So what qualifies as a “win” for history students? Some might think that to be a successful historian you need to make some groundbreaking discovery or tie up all your research into a perfect conclusion. As a history student myself, however, I’m learning that this kind of victory is virtually impossible, even for the best scholars. Just like football, the study of history is defined by struggle. It’s characterized by setbacks and unexpected challenges that have to be met in stride. Sometimes we’re faced with complex or conflicting sources that we don’t understand. Or other times archives crumble (like the one in Cologne in 2009), burying thousands of documents in rubble. Still more frequently our own convictions and biases block us from our end goal of portraying the past honestly and objectively. No matter how much time we devote to a project, there will always be loose ends, lost sources, and unexplored paths that we never get to travel.

Challenges, struggles, and losses never fail to humble us, whether we’re playing football or doing historical research. No matter how hard we work at practice, there will always be something we could have done differently in the game. No matter how much effort we put into our research, there will always be something we don’t quite understand fully. If history students aren’t reminded of this truth—that although the study of history is rewarding, it comes with its own unique set of challenges—they will spend their days agonizing over a goal that is impossible to attain.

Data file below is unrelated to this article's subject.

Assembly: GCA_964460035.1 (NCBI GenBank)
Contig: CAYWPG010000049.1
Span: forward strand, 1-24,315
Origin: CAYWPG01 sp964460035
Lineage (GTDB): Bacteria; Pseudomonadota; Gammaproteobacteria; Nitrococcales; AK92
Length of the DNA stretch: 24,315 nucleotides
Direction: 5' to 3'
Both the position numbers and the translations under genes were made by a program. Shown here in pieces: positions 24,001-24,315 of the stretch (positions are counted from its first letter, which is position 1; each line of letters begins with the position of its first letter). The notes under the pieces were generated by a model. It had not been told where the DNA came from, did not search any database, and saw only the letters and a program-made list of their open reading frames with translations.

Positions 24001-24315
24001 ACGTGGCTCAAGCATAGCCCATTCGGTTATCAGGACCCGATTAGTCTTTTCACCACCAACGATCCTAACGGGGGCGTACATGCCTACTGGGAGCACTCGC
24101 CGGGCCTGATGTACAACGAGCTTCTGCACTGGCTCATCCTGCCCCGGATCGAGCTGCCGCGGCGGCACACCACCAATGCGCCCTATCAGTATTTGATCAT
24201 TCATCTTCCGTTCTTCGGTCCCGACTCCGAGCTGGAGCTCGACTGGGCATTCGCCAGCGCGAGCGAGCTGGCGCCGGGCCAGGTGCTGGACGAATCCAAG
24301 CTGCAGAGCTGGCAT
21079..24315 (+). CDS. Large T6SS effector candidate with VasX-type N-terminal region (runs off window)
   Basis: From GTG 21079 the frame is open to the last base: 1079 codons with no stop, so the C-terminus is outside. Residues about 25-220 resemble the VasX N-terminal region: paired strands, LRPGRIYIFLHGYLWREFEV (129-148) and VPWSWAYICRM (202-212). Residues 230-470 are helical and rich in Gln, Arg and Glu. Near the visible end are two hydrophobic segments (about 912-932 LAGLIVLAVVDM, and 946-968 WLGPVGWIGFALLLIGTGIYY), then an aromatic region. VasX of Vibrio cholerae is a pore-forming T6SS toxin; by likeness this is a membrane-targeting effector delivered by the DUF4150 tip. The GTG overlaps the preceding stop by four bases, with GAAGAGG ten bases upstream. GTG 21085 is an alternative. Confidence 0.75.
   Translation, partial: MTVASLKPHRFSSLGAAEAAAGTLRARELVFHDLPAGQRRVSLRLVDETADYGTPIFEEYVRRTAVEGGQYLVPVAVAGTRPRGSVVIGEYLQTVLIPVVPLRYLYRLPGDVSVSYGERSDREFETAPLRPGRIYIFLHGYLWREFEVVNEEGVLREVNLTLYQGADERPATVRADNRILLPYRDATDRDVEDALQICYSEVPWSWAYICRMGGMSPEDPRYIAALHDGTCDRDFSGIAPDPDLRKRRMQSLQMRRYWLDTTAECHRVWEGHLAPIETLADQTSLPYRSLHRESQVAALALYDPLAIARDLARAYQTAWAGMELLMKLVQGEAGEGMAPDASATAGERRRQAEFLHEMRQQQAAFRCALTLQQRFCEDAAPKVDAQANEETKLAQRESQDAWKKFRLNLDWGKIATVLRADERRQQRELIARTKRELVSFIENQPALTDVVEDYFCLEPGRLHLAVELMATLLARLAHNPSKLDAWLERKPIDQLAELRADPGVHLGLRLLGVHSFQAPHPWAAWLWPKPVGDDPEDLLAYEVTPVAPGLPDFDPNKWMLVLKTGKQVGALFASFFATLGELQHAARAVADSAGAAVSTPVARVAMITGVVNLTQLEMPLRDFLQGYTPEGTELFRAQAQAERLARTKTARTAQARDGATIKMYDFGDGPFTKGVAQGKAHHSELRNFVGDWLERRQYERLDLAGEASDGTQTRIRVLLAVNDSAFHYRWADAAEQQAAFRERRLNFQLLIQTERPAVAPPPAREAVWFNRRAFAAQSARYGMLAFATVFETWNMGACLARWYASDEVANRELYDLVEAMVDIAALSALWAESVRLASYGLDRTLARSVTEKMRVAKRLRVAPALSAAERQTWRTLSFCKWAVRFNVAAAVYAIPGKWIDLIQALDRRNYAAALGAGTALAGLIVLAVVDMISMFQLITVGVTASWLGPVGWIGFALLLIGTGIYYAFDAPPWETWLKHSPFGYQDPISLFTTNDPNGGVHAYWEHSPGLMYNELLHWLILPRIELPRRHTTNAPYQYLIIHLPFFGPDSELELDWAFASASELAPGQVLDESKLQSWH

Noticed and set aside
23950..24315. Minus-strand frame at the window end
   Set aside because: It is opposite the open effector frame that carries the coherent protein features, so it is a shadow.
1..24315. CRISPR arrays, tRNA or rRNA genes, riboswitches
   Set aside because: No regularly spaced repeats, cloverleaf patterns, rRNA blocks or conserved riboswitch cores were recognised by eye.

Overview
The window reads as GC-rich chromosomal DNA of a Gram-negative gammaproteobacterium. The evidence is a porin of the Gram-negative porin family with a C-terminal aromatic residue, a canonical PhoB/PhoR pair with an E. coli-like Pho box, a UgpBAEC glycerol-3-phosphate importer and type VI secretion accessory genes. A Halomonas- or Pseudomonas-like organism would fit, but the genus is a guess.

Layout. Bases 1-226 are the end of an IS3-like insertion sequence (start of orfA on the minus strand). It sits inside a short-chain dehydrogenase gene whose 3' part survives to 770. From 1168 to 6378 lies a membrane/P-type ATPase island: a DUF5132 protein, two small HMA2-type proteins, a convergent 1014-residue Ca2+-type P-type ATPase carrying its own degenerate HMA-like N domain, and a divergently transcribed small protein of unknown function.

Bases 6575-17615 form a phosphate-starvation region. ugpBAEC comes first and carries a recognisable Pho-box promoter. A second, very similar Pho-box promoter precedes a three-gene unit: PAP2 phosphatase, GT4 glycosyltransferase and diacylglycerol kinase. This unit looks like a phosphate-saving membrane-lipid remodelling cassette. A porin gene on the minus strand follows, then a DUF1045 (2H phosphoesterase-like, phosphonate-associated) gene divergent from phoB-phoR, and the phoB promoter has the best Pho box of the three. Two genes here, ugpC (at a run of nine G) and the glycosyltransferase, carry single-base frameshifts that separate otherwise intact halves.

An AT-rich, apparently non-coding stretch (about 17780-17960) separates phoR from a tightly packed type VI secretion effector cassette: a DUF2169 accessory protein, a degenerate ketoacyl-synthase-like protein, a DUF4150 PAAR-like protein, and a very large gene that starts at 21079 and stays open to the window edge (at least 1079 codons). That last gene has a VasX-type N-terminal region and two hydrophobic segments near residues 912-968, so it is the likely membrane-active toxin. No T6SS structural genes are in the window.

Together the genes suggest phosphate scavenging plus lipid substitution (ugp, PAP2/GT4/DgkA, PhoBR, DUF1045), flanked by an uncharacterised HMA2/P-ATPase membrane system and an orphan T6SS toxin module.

So, as cliche as it may sound, perhaps we need to re-define what victory means in the realm of history. It shouldn’t mean scoring the most points in a trivia game, being able to find the most sources, or even conducting the most comprehensive study of the past. Instead, real victory is attained when we show up, put in the effort, and wrestle with the struggles that come our way. We win when we can pursue our passions in spite of challenges, and all the while humbly accept the fact that there are some things we will never know.